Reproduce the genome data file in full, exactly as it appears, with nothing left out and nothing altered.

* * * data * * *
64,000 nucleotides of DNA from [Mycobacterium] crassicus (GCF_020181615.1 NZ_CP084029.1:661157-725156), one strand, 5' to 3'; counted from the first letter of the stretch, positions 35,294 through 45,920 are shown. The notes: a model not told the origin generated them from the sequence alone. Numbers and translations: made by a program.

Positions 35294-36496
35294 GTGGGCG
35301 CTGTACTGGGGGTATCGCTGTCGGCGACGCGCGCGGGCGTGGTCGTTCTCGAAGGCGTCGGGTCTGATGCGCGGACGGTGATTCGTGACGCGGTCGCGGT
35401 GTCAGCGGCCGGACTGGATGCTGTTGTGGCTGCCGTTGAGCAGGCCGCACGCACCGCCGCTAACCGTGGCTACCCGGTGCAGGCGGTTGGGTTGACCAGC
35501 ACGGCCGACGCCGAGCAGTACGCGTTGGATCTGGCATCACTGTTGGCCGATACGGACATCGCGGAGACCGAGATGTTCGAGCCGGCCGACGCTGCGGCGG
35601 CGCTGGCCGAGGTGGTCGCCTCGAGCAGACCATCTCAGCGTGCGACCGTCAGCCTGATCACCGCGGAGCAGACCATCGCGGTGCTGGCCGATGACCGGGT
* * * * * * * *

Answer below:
64,000 nucleotides of DNA from [Mycobacterium] crassicus (GCF_020181615.1 NZ_CP084029.1:661157-725156), one strand, 5' to 3'; counted from the first letter of the stretch, positions 35,294 through 45,920 are shown. The notes: a model not told the origin generated them from the sequence alone. Numbers and translations: made by a program.

Positions 35294-36496
35294 GTGGGCG
35301 CTGTACTGGGGGTATCGCTGTCGGCGACGCGCGCGGGCGTGGTCGTTCTCGAAGGCGTCGGGTCTGATGCGCGGACGGTGATTCGTGACGCGGTCGCGGT
35401 GTCAGCGGCCGGACTGGATGCTGTTGTGGCTGCCGTTGAGCAGGCCGCACGCACCGCCGCTAACCGTGGCTACCCGGTGCAGGCGGTTGGGTTGACCAGC
35501 ACGGCCGACGCCGAGCAGTACGCGTTGGATCTGGCATCACTGTTGGCCGATACGGACATCGCGGAGACCGAGATGTTCGAGCCGGCCGACGCTGCGGCGG
35601 CGCTGGCCGAGGTGGTCGCCTCGAGCAGACCATCTCAGCGTGCGACCGTCAGCCTGATCACCGCGGAGCAGACCATCGCGGTGCTGGCCGATGACCGGGT